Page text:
I think in that picture she was contemplating attacking our 70+ pound male German Shepard, Dexter. She has taken him on and won a couple times. Although in Dexter’s defense, he is just a big loving lug that has never been known as the brightest of dogs.

  3. Jodi Stone says:

    She’s so very cute, I wish Bob could manage to catch a mouse or two, it sure would have saved me a lot of money! LOL

    • shoes says:

      Bob. I swear every time I see his name in type it makes me laugh. I don’t know why, perhaps I am easily amused by pets with human sounding names. Delilah also does her fair share of catch, play, and release which is not a great mouser trait. I seriously think that the next male cat we get will have to be named Bob.

  4. You’re writing is definitely blossoming and I so love reading it!Your kitty reminds me sooo much of Scout and PJ.

    • shoes says:

      I have thrown in some poetic posts in the past week or so, something I don’t think I have done before – it is fun to shake it up a bit. :-) Glad you like it!

      I love Delilah but sometimes I feel like dead animal clean up patrol. I try to hide the evidence from the boys as much as I can because it upsets them. The baby bunny rather got to me. I have a small shovel near the front door I have coined “The Shovel of Doom” that I use for such occasions.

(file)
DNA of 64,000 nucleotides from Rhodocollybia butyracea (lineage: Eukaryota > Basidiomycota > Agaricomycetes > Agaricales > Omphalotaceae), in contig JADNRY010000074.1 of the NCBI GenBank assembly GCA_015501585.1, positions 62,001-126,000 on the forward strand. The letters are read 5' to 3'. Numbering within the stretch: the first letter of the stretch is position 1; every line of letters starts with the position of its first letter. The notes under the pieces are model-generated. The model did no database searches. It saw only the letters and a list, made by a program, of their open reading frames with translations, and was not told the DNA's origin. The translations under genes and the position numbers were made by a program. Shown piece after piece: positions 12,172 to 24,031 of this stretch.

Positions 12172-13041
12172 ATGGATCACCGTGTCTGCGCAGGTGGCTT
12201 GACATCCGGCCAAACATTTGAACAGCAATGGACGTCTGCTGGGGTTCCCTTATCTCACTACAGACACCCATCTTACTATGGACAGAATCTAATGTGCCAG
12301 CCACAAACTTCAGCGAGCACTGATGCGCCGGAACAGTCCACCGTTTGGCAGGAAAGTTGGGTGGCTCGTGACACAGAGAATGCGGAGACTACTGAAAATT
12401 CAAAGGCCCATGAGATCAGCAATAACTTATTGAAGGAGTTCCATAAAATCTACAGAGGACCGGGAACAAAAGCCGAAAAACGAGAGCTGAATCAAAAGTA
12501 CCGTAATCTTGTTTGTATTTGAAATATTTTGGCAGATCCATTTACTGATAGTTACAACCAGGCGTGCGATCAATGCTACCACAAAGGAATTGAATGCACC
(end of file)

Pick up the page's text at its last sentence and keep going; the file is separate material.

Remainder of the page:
• I had a baby bunny die in my arms last week because of a nieghbors dog they don’t keep locked up. When I was little our cat Toby used to do the same thing and when dad would get home from work he would carry the rodent by it’s tail across the street to the woods and throw it into “mousy heaven” I would even make him say a prayer sometimes

  5. Great post. I had a cat like that once. Cat’s will be cats. As cruel as it is, it is actually a compliment to you from the cat. Mine are too lazy to do much of anything. ;)

    • shoes says:

      I do rather take it as a compliment that she brings us her kills but it does get old after a while. I really could have done without the baby bunny.

  6. Beth says:

    It is easy to forget the savageness of nature in the sanitized, packaged suburban life. The baby bunny is sad – Peter Rabbit did not escape Delilah the wonder hunter. Yet do you think it helps your kids to see life and death at this small scale?

    • shoes says:

      Delilah is a great hunter and she is happy about it. It is so much a part of who she is and I am touched that she shares her kills with us. I don’t particularly like when she plays with her victims. The kids get a small sense of the nitty gritty of nature with her around, that is for sure.

  7. ShimonZ says:

    Yes, cats are not vegetarians, but there is a lot we could learn from them. I enjoyed meeting yours… nice post.

    • shoes says:

      Vegetarians they most certainly are not. I love the complexity of cats, their ability to just be and enjoy life.

      I am glad you stopped by. Thank you for the nice comment.